The moment the entire sports calendar has been waiting for all year is on the precipice of arriving. No, I'm not talking LeBron James' Decision 2.0. Of course, I'm not discussing the World Cup semifinal matches. And, please, get out of here with talk about baseball's Midsummer Classic.
What I speak of, those of you who follow real, live, actual sports, is ESPN's The Magazine's annual release of its "Body Issue." Built with the same purpose in mind of Sports Illustrated's famed swimsuit edition, the Body Issue differentiates in a few notable ways.
One being that everyone posing in the magazine is an actual athlete. Michael Phelps, Venus Williams, Marshawn Lynch and Serge Ibaka highlight the 22 players across all major sports—and some entirely random ones—who have their own spread. World Cup hero Omar Gonzalez is there, as is Team USA women's hockey star Hilary Knight.
One thing ESPN The Magazine is decidedly not is discriminatory toward the most famous faces in sports.
Oh, and the other thing that differentiates the Body Issue from Sports Illustrated? Errrbody is nekkid.
Although the Body Issue still trends more toward PG-13 than the instant lewdness that pops into most people's minds when discussing nudity, the one requirement of posing is, indeed, being in the buff. You will never see a higher level of creativity when it comes to strategical hair placement and well-planned poses.
ESPN also seems to take pride in how the magazine displays the athletes. There is not a predilection to the "most attractive" athlete in every sport, rather a wide range of body types.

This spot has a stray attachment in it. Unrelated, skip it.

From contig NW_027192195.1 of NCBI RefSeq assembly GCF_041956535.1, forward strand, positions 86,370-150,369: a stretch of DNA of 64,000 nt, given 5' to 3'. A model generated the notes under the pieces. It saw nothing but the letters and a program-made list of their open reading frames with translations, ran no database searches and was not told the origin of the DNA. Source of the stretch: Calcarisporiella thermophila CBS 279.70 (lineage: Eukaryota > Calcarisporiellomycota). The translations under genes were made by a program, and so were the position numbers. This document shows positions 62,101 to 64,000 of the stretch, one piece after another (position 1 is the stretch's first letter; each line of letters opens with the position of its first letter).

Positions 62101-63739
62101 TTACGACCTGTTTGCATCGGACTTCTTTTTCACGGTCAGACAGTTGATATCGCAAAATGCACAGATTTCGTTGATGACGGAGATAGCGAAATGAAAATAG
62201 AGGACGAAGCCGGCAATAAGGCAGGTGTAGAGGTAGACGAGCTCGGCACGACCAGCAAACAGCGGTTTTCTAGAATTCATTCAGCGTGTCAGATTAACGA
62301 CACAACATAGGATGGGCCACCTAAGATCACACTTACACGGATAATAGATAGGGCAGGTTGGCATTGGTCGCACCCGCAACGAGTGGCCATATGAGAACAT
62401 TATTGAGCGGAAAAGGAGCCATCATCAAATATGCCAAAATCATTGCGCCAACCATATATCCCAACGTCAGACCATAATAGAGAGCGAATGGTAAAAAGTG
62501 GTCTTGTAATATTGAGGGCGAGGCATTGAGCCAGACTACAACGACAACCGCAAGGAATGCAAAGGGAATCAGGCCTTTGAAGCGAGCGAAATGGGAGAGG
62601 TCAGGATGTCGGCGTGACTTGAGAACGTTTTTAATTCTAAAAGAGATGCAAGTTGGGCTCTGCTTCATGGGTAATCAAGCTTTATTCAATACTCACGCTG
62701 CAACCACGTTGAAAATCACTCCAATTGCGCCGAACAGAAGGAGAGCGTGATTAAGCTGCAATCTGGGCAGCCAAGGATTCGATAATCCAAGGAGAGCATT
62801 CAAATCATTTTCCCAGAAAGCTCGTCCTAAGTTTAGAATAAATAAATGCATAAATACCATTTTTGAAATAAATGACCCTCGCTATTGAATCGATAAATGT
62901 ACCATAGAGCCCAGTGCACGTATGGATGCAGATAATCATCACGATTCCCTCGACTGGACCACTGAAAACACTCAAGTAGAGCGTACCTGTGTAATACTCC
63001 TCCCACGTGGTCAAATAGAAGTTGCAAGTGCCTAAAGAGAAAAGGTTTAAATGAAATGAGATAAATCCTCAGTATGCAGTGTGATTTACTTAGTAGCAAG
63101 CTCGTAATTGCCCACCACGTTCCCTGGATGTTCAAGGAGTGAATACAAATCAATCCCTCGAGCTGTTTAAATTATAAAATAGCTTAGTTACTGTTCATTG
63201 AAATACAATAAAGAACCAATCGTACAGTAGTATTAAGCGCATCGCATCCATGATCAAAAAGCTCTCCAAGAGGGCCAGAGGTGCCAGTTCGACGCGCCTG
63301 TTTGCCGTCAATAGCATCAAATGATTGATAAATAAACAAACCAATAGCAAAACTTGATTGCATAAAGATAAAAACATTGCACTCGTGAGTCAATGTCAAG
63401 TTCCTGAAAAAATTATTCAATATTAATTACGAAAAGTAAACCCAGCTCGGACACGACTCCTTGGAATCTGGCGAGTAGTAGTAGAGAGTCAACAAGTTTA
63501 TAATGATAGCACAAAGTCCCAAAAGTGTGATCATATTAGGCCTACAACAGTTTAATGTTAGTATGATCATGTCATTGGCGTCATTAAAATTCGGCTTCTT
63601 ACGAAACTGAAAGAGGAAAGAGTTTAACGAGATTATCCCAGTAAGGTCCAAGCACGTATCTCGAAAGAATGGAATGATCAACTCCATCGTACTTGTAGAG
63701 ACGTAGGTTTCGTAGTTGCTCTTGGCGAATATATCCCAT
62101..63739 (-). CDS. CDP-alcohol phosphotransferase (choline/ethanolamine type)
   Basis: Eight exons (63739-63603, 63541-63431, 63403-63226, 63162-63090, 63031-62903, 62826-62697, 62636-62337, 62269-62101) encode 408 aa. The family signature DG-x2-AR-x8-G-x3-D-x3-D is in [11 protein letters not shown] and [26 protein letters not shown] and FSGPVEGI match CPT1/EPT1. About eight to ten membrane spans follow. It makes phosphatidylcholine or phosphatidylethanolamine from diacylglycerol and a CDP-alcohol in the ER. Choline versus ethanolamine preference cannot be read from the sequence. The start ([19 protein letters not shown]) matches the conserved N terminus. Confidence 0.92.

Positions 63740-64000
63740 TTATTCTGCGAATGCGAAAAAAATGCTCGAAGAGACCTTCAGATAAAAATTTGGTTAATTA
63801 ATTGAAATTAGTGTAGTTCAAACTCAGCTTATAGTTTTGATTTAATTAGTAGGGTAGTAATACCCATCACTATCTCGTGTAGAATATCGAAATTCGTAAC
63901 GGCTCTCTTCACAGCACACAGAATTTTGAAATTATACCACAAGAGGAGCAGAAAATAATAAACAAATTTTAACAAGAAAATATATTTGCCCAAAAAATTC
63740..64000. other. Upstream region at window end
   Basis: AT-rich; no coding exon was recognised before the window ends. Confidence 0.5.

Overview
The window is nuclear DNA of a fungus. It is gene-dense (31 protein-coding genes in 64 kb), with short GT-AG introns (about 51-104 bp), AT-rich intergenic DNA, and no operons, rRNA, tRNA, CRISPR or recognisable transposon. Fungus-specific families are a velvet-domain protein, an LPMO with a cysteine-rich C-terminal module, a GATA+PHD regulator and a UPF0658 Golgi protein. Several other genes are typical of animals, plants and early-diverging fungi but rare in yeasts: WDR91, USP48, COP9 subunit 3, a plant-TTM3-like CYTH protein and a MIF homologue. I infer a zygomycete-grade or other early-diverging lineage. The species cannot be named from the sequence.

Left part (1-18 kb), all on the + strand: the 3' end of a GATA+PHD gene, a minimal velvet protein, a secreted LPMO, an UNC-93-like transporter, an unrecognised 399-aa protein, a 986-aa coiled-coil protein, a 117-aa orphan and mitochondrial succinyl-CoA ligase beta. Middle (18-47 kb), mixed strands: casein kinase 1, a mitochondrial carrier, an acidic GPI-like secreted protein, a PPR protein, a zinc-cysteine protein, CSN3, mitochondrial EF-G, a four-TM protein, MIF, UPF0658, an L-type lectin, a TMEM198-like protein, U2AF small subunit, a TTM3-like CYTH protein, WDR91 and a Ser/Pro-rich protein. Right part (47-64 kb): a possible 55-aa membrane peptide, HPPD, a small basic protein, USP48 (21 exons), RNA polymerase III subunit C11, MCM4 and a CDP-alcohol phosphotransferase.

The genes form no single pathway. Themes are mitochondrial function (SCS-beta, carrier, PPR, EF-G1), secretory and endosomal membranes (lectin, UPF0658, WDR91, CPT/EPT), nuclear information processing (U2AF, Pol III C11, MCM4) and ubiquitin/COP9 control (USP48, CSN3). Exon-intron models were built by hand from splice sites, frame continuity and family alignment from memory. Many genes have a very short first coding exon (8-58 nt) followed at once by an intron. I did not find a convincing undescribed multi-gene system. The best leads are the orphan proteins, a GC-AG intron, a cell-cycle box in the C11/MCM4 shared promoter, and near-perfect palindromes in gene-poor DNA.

ESPN The Magazine editor-in-chief Chad Millman said in a statement: "We somehow manage to raise the bar each year. This year's collection of exceptional athletes and stunning photography showcases an array of sports and body types. It inhabits our mission to pay tribute to these athletes' bodies and all they are capable of."
Among those bodies this year will be paralympian Amy Purdy. The bronze medal-winning snowboarder had to have her legs amputated after contracting bacterial meningitis as a teenager. The Las Vegas native was also a former Dancing With the Stars cast member and spoke with ESPN's Morty Ain about how she was diagnosed:
Within 24 hours, I was in the hospital on life support, and I was given less than a 2 percent chance of living. It took five days for the doctors to find out that I had contracted bacterial meningitis. I ended up losing my legs below the knees from septic shock. But I have to say that if I had not gone through that experience, I certainly wouldn't be where I'm at today.
The issue, like most things in life, is what you make of it. The issue has garnered both praise and criticism, as some look to exalt its taste for including the likes of Purdy and its encompassing nature. Others have viewed as a step too far across the line when it comes to decency. Passing judgment is not something you'll see in this space on one side or the other, largely because these athletes are willing participants and, frankly, I am Kermit the Frog when it comes to this issue.
|2014 ESPN The Magazine Body Issue Athletes|
|Ginger Huber||Cliff Diving|
|Travis Pastrana and Lyn-Z||Motocross and Skateboarding|
"I got to show some love for the fat backs," Lynch said, as only Lynch could, in an interview with Ain. "Don't matter if we don't get love, as long as I give mine. Even though I get butt-a-- naked, I'm still gonna let my body do the talking for me. I'm cool with my body, I love my body. I wouldn't trade it for no other body."
See? The lesson here is to always be happy with yourself no matter what. I think. Maybe Lynch just really loves his body and enjoys giving cool quotes. Either way. It's a nice sentiment.
You can make your own judgment on ESPN The Magazine's Body Issue when it hits newsstands July 11.